respond_to?(name) self.class.send(:define_method, name) { @table[name] } self.class.send(:define_method, "#{name}=") { |x| @table[name] = x } end name end def new_ostruct_member(name) name = name.to_sym unless respond_to?(name) define_singleton_method(name) { @table[name] } define_singleton_method("#{name}=") { |x| @table[name] = x } end name end OpenStruct PersistentOpenStruct def new_ostruct_member(name) name = name.to_sym unless respond_to?(name) define_singleton_method(name) { @table[name] } define_singleton_method("#{name}=") { |x| @table[name] = x } end name end def new_ostruct_member(name) name = name.to_sym unless respond_to?(name) self.class.send(:define_method, name) { @table[name] } self.class.send(:define_method, "#{name}=") { |x| @table[name] = x } end name end
  94. None
  95. THIS IS A TERRIBLE HACK.

  96. THIS IS A TERRIBLE HACK. IT MAY HAVE SECURITY IMPLICATIONS.

  97. THIS IS A TERRIBLE HACK. IT MAY HAVE SECURITY IMPLICATIONS.

    AND IT MADE OUR APP 10% FASTER.
  98. Comparison: RegularClass: 3673779.6 i/s PersistentOpenStruct: 764359.4 i/s - 4.81x slower

    OpenFastStruct: 546808.8 i/s - 6.72x slower OpenStruct: 155130.1 i/s - 23.68x slower
  99. WHERE’S THE MATH?

  100. THE INFORMATION YOU CRAVE USING THE NOTATION YOU LOVE!

  101. THE INFORMATION YOU CRAVE • Let n = number of

    methods to define USING THE NOTATION YOU LOVE!
  102. THE INFORMATION YOU CRAVE • Let n = number of

    methods to define • Let o = objects to create USING THE NOTATION YOU LOVE!
  103. THE INFORMATION YOU CRAVE • Let n = number of

    methods to define • Let o = objects to create • Using PersistentOpenStruct: O(n) USING THE NOTATION YOU LOVE!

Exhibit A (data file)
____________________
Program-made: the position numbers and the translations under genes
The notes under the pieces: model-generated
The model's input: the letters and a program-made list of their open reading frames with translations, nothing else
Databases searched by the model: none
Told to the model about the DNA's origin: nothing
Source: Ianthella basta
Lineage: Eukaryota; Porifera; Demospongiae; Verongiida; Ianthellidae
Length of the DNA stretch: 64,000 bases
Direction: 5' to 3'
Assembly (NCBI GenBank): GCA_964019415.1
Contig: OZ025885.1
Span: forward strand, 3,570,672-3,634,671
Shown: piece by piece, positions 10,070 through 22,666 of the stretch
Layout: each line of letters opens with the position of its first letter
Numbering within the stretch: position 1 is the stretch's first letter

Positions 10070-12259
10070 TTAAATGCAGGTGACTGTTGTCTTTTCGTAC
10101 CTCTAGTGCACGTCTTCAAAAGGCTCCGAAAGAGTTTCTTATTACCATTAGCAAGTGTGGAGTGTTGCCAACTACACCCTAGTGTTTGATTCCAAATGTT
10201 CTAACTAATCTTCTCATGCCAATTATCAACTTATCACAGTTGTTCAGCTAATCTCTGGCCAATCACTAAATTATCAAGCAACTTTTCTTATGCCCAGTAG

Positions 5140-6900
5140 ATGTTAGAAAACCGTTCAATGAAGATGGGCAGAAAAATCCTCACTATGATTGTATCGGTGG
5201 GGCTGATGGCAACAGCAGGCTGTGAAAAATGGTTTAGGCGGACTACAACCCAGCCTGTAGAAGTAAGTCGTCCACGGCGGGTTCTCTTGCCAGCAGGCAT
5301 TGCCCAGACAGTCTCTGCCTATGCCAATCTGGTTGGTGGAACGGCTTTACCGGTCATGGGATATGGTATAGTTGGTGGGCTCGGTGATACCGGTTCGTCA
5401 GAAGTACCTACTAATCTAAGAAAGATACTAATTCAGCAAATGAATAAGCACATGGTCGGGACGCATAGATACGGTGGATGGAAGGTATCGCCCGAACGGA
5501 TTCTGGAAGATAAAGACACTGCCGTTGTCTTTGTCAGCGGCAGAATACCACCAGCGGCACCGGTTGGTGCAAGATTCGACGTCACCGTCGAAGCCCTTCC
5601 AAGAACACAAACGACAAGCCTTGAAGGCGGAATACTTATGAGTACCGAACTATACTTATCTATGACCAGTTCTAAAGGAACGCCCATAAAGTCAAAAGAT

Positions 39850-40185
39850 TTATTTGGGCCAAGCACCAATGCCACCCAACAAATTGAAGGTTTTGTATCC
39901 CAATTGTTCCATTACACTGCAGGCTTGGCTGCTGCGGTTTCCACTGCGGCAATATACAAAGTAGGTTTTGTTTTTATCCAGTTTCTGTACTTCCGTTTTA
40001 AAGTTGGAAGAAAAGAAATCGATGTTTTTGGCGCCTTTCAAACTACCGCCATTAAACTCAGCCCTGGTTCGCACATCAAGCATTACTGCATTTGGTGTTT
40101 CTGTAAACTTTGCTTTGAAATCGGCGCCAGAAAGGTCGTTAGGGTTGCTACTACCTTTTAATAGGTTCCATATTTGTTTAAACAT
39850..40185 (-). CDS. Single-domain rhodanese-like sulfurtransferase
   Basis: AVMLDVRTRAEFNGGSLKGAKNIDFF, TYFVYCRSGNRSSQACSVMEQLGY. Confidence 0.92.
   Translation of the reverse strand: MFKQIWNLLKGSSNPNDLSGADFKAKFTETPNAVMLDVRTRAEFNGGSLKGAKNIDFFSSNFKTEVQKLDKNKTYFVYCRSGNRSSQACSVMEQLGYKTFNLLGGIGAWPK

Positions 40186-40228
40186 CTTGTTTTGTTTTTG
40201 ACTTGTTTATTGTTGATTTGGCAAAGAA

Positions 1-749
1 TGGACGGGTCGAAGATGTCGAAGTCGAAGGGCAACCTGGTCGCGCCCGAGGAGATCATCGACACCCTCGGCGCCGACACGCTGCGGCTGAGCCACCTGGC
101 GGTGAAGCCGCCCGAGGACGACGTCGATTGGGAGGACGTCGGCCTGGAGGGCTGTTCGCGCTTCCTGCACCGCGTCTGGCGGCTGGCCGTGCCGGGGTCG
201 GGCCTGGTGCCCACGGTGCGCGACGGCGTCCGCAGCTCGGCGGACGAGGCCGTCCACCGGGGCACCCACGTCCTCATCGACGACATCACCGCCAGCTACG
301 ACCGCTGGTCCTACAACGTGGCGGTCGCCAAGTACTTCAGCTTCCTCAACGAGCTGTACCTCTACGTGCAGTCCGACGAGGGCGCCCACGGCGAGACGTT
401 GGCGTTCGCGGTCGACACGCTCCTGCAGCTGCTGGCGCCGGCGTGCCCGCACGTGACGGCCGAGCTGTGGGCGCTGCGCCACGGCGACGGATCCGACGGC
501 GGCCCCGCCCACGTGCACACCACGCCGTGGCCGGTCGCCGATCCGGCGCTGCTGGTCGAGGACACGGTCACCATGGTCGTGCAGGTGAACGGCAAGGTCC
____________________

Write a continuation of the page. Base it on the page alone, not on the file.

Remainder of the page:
104. THE INFORMATION YOU CRAVE • Let n = number of

    methods to define • Let o = objects to create • Using PersistentOpenStruct: O(n) • Using OpenStruct: O(no) USING THE NOTATION YOU LOVE!
  105. MATH PROVIDES A USEFUL FRAMEWORK FOR THINKING ABOUT PROBLEMS. AS

    ENGINEERS, WE NEED ANSWERS GROUNDED IN REALITY.
  106. None
  107. BENCHMARK YOUR LIBRARY

  108. BENCHMARK YOUR LIBRARY BENCHMARK YOUR APP

  109. BENCHMARK YOUR LIBRARY BENCHMARK YOUR APP BENCHMARK ALL THE THINGS!

  110. PERSISTENTOPENSTRUCT IS GOOD WHEN REPEATEDLY CREATING DATA OBJECTS WITH THE

    SAME SHAPE
  111. ROUND 3: OpenStruct

  112. None
  113. None
  114. INTRODUCED IN RUBY 2.3!

  115. THIS IS A DRAMATIC IMPROVEMENT WHEN SOME KEYS ARE NEVER

    ACCESSED
  116. ROUND 4: DynamicClass

  117. SAMPLE USAGE DynamicClass

  118. SAMPLE USAGE DynamicClass Animal = DynamicClass.new do def speak "The

    #{type} makes a #{sound} sound!" end end
  119. SAMPLE USAGE DynamicClass Animal = DynamicClass.new do def speak "The

    #{type} makes a #{sound} sound!" end end dog = Animal.new(type: 'dog', sound: 'woof') # => #<Animal:0x007fdb2b818ba8 @type="dog", @sound="woof"> dog.speak # => "The dog makes a woof sound!" dog.ears = 'droopy' dog[:nose] = ['cold', 'wet'] dog['tail'] = 'waggable' dog # => #<Animal:0x007fc26b1841d0 @type="dog", @sound="woof", @ears="droopy", @nose=["cold", "wet"], @tail=“waggable">
  120. SAMPLE USAGE DynamicClass Animal = DynamicClass.new do def speak "The

    #{type} makes a #{sound} sound!" end end dog = Animal.new(type: 'dog', sound: 'woof') # => #<Animal:0x007fdb2b818ba8 @type="dog", @sound="woof"> dog.speak # => "The dog makes a woof sound!" dog.ears = 'droopy' dog[:nose] = ['cold', 'wet'] dog['tail'] = 'waggable' dog # => #<Animal:0x007fc26b1841d0 @type="dog", @sound="woof", @ears="droopy", @nose=["cold", "wet"], @tail=“waggable"> Animal.instance_methods(false) # => [:to_h, :speak, :type=, :type, :sound=, :sound, :ears=, :ears,
 :nose=, :nose, :tail=, :tail]
  121. HOW IT WORKS DynamicClass class << self def attributes @attributes

    ||= Set.new end def add_methods!(key) class_exec do attr_writer key unless method_defined?("#{key}=") attr_reader key unless method_defined?("#{key}") attributes << key end end end
  122. HOW IT WORKS DynamicClass